Dr. Jared McKinney (Air Command and Staff College) manages our book review program. The journal publishes book reviews to inform our readers and enhance the content of its articles. Reviewers are asked to analyze the book and provide an exclusive, original, unpublished, concise evaluation. The first section of the analysis should normally be the shortest and indicate the type of book (biography, anthology, history, monograph, etc.). Include a very short author biographic citation and then describe the context of the book in the literature of the field. Next, thoroughly analyze the thesis and arguments in the work. What are the strong points of the argument? What are the limitations in the work, including author biases? Is the thesis supported? What are the implications of the argument? Are there any profound aspects of the book? This section will be the longest part of the analysis. Finally, the analysis should finish with recommendations for improvement. Clearly state whether this book is worth reading, who may find this book most interesting, and why.
All books are free to reviewers. Each analysis must be submitted electronically within 45 days of book receipt. Limit your text to approximately 1,000 words, carefully edited.
Submit reviews or questions via e-mail to: firstname.lastname@example.org or JIPA@au.af.edu. If you are interested in reviewing a book other than those listed below, please discuss the matter with Dr. McKinney.
Where Great Powers Meet: America & China in Southeast Asia, by David L. Shambaugh. New York: Oxford University Press, 2021.
Book Review: Maxwell Taylor’s Cold War: From Berlin to Vietnam by Ingo Trauschweizer. Lexington: University Press of Kentucky, 2019. 328 pp. ISBN: 978-0813177007.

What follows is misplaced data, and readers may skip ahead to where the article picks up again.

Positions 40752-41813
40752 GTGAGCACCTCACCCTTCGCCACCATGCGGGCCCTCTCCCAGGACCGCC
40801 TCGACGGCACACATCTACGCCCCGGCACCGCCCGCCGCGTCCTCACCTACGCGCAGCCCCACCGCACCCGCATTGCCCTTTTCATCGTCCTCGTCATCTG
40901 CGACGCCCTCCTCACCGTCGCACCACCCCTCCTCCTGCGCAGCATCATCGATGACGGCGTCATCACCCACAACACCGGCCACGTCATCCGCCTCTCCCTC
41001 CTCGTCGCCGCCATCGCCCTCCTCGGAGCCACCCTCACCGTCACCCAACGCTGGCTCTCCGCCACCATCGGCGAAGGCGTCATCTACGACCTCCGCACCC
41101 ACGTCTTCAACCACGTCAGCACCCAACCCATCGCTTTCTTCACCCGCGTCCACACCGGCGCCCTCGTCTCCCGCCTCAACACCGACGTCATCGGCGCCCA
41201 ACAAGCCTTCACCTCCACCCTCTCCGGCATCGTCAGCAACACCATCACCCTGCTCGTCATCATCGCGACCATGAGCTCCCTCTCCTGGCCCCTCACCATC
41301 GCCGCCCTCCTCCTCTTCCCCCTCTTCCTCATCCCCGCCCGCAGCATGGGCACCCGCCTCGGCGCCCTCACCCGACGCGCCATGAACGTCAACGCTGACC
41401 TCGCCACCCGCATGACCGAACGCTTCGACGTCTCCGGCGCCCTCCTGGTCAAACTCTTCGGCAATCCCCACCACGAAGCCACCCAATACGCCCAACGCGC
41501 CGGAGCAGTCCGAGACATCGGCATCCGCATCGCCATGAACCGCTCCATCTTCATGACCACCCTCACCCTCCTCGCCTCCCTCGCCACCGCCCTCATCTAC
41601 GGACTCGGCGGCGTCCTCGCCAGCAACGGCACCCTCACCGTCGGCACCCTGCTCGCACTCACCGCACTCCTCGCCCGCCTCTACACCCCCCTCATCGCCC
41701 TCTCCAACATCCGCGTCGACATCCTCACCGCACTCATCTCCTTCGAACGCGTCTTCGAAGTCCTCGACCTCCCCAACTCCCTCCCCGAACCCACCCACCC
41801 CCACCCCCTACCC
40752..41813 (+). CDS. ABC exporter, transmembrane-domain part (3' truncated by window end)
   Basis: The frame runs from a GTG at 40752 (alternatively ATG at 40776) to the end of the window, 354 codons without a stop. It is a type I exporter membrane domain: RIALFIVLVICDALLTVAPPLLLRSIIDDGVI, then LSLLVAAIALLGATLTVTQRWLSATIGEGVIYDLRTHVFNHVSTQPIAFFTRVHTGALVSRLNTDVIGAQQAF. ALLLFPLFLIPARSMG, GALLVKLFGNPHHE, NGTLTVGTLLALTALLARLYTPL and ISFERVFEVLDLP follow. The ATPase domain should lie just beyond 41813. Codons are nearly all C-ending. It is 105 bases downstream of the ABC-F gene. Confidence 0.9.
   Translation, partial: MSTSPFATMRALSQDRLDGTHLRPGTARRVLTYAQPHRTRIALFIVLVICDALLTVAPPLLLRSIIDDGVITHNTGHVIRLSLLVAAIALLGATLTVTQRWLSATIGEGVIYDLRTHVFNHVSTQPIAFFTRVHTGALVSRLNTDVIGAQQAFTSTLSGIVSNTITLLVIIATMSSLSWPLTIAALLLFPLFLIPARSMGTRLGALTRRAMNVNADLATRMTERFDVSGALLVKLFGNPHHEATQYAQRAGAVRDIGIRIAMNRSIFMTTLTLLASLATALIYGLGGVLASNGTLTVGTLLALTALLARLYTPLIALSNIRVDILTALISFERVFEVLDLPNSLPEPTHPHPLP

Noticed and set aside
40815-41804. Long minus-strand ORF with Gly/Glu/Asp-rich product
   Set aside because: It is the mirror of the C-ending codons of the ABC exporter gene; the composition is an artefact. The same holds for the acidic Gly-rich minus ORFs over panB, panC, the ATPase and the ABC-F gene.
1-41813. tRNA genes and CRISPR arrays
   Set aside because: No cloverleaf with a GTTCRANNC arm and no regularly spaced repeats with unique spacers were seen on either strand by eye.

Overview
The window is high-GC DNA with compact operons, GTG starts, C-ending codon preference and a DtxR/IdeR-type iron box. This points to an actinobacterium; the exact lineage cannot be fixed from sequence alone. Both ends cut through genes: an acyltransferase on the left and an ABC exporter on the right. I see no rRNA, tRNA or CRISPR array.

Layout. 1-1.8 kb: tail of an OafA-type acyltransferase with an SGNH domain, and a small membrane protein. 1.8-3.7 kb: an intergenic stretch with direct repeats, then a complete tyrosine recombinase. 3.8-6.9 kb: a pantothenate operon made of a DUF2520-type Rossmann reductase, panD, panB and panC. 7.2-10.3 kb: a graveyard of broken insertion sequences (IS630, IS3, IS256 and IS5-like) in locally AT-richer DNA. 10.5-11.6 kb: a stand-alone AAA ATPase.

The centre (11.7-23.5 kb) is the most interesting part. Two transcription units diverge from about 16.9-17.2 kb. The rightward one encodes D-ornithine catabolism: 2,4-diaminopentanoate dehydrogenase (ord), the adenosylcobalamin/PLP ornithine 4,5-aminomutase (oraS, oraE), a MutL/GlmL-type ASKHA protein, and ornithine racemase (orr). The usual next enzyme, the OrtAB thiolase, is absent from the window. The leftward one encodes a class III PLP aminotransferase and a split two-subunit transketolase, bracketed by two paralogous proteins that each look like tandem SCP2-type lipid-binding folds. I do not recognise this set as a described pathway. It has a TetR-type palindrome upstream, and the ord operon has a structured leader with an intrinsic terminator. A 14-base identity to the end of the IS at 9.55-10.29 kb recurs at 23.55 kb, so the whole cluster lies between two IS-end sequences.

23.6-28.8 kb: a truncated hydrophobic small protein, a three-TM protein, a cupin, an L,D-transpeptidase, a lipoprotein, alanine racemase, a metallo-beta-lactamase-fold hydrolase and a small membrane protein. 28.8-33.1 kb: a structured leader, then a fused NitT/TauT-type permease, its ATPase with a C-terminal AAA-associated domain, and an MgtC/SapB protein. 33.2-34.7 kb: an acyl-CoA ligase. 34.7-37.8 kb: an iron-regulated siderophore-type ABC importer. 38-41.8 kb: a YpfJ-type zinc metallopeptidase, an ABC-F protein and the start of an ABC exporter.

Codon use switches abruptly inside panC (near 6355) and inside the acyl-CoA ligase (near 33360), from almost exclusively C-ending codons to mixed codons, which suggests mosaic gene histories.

Book Review: China’s Crisis of Success, by William H. Overholt. New York: Cambridge University Press, 2018. 304 pp.
Book Review: Threats: Intimidation and Its Discontents, by David P. Barash. London: Oxford University Press, 2020.
Book Review: The Rise and Fall of Peace on Earth, by Michael Mandelbaum. New York: Oxford University Press, 2019. 232 pp.
Book Review: Land Wars: The Story of China’s Agrarian Revolution by Brian DeMare. Stanford, CA: Stanford University Press, 2019, 168 pp.
Book Review: The Aden Effect: A Connor Stark Novel by Claude Berube. Annapolis, MD: Naval Institute Press, 2012. ISBN: 9781612511982.
edited by Andrew S. Erickson. Annapolis: Naval Institute Press, 2019.
Reviewed by Dr. John W. Tai
China’s increasingly assertive—many would say aggressive—actions in the South China and East China Seas have captured the attention of the media and policy and academic communities. The most disconcerting aspect of those activities is that they have principally involved Chinese paranaval forces, with which the United States and its allies in the region have had little success confronting. This is an understudied topic and an urgent issue that must be addressed. Andrew S. Erickson and Ryan D. Martinson are faculty members of the China Maritime Studies Institute at the Naval War College and are experts on the Chinese navy and China’s maritime activities. They are thus uniquely qualified and well-positioned to organize a conference of experts to discuss issues related to this topic. China’s Maritime Gray Zone Operations is an outcome of such a conference.
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